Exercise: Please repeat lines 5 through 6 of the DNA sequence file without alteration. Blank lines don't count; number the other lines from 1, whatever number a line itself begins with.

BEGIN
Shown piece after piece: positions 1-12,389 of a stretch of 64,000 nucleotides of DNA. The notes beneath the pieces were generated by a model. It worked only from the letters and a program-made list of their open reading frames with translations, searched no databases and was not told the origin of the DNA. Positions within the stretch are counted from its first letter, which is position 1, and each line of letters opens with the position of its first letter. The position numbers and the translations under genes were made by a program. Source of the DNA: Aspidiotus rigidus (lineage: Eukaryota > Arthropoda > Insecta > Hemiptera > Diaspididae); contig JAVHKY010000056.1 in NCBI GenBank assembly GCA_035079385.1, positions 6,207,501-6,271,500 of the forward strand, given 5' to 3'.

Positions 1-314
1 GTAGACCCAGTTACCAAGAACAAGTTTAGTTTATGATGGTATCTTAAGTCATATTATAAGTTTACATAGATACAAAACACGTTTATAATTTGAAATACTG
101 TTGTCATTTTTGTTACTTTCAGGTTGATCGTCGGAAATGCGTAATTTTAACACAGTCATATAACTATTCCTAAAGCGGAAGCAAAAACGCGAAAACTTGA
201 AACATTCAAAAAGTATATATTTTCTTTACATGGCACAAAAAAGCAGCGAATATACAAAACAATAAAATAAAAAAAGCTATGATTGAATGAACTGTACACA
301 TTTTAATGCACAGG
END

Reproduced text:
201 AACATTCAAAAAGTATATATTTTCTTTACATGGCACAAAAAAGCAGCGAATATACAAAACAATAAAATAAAAAAAGCTATGATTGAATGAACTGTACACA
301 TTTTAATGCACAGG